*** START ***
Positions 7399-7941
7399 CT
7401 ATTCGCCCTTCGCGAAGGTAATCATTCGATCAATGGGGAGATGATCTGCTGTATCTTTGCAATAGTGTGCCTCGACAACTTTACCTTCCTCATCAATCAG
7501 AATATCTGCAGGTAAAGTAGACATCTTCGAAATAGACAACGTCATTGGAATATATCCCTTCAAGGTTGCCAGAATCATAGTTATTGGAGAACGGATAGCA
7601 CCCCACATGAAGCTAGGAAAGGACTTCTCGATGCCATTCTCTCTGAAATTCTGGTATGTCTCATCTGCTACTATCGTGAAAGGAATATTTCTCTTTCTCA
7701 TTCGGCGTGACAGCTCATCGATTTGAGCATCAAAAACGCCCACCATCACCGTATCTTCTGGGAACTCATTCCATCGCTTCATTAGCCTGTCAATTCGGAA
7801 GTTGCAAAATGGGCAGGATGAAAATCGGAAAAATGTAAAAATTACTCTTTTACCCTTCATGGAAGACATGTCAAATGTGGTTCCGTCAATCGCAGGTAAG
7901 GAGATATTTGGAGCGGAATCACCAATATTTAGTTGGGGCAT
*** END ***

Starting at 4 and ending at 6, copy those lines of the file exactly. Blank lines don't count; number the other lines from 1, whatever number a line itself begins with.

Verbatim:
7501 AATATCTGCAGGTAAAGTAGACATCTTCGAAATAGACAACGTCATTGGAATATATCCCTTCAAGGTTGCCAGAATCATAGTTATTGGAGAACGGATAGCA
7601 CCCCACATGAAGCTAGGAAAGGACTTCTCGATGCCATTCTCTCTGAAATTCTGGTATGTCTCATCTGCTACTATCGTGAAAGGAATATTTCTCTTTCTCA
7701 TTCGGCGTGACAGCTCATCGATTTGAGCATCAAAAACGCCCACCATCACCGTATCTTCTGGGAACTCATTCCATCGCTTCATTAGCCTGTCAATTCGGAA